Insulin Resistance... WHY SHOULD YOU CARE???
While insulin resistance is a condition that is most commonly associated with type 2 diabetes, an increasing body of evidence is now shedding light on the fact that insulin resistance is a common thread that underlies many health conditions previously unassociated with blood sugar, including (but not limited to) heart disease, diabetes, atherosclerosis, the metabolic syndrome, obesity and cancer.
What that means is simple: insulin resistance significantly increases your risk for the development of a collection of health conditions that can significantly reduce your quality of life and decrease your life expectancy.
Without insulin, cells in the liver, muscle, and fat have a difficult time vacuuming up glucose from the blood. These tissues are capable to vacuuming up only a small percentage (5-10%) of the glucose in circulation without the help of insulin. When insulin is present, the amount of glucose that can be transported into tissues significantly increases, allowing tissues to be properly fed, and keeping blood glucose concentrations in the normal range.
The pancreas is connected to the GI tract via the duodenum, which is where digestive enzymes and bicarbonate are secreted, but it's also connected to the rest of the body via blood vessels which are going to circulate back up to the liver for distribution throughout the entire body.
Insulin is a hormone that is released from the pancreas, specifically to help our body to manage blood sugar. That is perhaps its most important function, and it is specifically released from the pancreas when blood sugar is elevated. It's important to realize that we begin to secrete small amounts of insulin even when we think about eating, or especially when we maybe smell some delicious hot baked goods when we're walking around a store or a mall. The body begins preparation for digesting some type of carbohydrate right away, and levels of insulin are increased as you start to smell and then taste and then chew and swallow carbohydrate foods.
Insulin is critical, in particular, because it escorts sugar out of the blood and into our cells. Sugar is actually quite toxic in the blood, and the body seeks to have elevated blood sugar for as little time as possible. Once we chew and swallow and then digest and absorb the sugars from our carbohydrates, the glucose specifically from our diet goes right into the blood and is ready to be transported into our cells for energy. We don't get energy specifically from sugar just being in our blood. We absolutely have to get it into our individual trillions of cells in order to function.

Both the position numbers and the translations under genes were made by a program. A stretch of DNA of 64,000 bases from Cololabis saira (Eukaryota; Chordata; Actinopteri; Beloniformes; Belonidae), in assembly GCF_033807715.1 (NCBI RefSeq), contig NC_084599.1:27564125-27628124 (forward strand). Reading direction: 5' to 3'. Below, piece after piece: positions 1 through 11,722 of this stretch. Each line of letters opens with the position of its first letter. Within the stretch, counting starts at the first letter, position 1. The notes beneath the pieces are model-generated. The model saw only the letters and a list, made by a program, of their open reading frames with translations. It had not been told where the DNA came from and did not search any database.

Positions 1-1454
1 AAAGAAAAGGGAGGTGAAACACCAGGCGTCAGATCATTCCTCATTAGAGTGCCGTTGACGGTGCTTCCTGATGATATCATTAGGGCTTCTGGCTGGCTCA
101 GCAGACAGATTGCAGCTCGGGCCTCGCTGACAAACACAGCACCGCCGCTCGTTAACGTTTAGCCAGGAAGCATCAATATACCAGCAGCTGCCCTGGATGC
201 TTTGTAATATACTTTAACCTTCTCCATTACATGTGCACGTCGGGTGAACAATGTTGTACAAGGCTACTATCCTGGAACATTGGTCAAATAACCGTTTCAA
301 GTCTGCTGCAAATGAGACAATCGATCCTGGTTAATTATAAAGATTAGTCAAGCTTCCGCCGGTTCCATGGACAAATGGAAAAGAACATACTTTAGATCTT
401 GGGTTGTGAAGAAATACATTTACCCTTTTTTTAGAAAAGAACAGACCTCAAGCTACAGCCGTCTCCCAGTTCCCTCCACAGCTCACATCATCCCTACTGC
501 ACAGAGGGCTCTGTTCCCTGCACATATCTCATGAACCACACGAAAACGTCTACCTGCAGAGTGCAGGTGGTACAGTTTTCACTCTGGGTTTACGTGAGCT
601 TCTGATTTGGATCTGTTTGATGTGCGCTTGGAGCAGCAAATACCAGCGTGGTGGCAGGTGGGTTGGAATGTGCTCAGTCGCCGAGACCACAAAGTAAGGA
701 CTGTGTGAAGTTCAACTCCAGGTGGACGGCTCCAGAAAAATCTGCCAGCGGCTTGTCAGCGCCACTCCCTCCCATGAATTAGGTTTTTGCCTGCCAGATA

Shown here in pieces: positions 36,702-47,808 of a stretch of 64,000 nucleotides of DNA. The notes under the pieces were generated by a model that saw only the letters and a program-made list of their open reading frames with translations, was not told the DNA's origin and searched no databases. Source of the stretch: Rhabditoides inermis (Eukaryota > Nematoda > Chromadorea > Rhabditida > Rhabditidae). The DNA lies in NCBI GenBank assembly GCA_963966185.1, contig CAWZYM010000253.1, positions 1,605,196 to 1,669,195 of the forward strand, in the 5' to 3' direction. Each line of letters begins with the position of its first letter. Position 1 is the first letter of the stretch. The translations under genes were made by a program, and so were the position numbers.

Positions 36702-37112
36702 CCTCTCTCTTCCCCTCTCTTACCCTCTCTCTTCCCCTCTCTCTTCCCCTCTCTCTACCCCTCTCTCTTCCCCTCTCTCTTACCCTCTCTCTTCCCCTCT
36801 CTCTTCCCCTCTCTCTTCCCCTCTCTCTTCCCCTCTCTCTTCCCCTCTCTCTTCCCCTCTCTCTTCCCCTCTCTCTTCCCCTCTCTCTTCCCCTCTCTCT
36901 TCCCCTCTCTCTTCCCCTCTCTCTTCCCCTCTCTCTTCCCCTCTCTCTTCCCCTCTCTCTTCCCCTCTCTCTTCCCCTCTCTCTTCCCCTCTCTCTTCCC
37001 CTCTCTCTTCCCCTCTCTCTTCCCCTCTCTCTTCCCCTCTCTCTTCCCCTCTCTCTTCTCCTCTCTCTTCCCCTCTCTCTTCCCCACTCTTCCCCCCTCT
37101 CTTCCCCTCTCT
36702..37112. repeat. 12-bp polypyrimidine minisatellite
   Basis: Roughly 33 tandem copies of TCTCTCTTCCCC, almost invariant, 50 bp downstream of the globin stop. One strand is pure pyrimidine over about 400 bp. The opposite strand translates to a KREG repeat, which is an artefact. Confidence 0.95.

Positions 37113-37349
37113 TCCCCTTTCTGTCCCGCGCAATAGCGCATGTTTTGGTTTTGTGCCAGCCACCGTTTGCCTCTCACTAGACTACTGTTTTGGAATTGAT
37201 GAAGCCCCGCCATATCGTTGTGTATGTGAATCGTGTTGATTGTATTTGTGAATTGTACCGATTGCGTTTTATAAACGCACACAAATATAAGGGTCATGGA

When we have too much sugar in our blood, insulin will promote storage of that excess energy, and this is a really, really critical fact. The body does have the ability to store some limited amount of excess sugar as what is called glycogen, that is a polysaccharide. It's actually a polymer chain of glucose that the liver and actually our muscle cells can store for future use, but that is really quite limited. The body in aggregate cannot store more than about 2000 calories worth of glycogen.
All additional surplus sugar is necessarily converted into fat and stored and as a result, insulin plays a really critical traffic cop role in triggering the additional storage of fat in the body to save those sugars for the future. One of the biggest challenges with individuals, though, who promote secretion of a lot of insulin in their body is that because blood sugar, elevated blood sugar can be so harmful to the body. Insulin triggers a cessation of the use of fat as an energy source. That is, when insulin is elevated or when it spikes, we are not able to use fat for energy, because the body wants to prioritize making use of the sugars or the carbohydrates first. Not actually, as you might have heard, because it's a preferred energy source for the body. That's actually not true. It is because there is a survival priority for using that blood sugar and getting it out of the blood so that we don't have toxicity in our blood vessels as a result. Now theoretically, once insulin is secreted and it has done its job, which is to escort sugar into the cells, levels will fall and hopefully go back down to quite a low baseline level, because it's no longer necessary and assuming good healthy functioning, the sugars have moved out of the blood and are now in the cells. This is a simple overview of what insulin does and some of its key functions. There are a number of other ones, but regarding diabetes these are the most important ones.
Similarly, adding more and more insulin will not help. In fact, adding more and more insulin is going to hurt. Because if sugar is having a hard time getting into cells due to insulin resistance, adding more and more insulin is not going to reduce blood sugar, but what it is going to do is to promote more and more and more fat storage in the body. At the same time, while that insulin is present in our blood, those insulin resistant cells cannot get energy to run effectively. Not only because they can't access sugar, but because while insulin is high, we are blocked from using fat for fuel, this is a dynamic that many, many diabetics experience on a daily basis, unfortunately.
Insulin resistance, prediabetes, Type 2 Diabetes. Make the change to prevent or reverse them. Begin to reduce central body fat, improve sugar metabolism. Regular exercise and healthy eating habits will help prevent diabetes, reduce your risk of complications, and even help reverse it.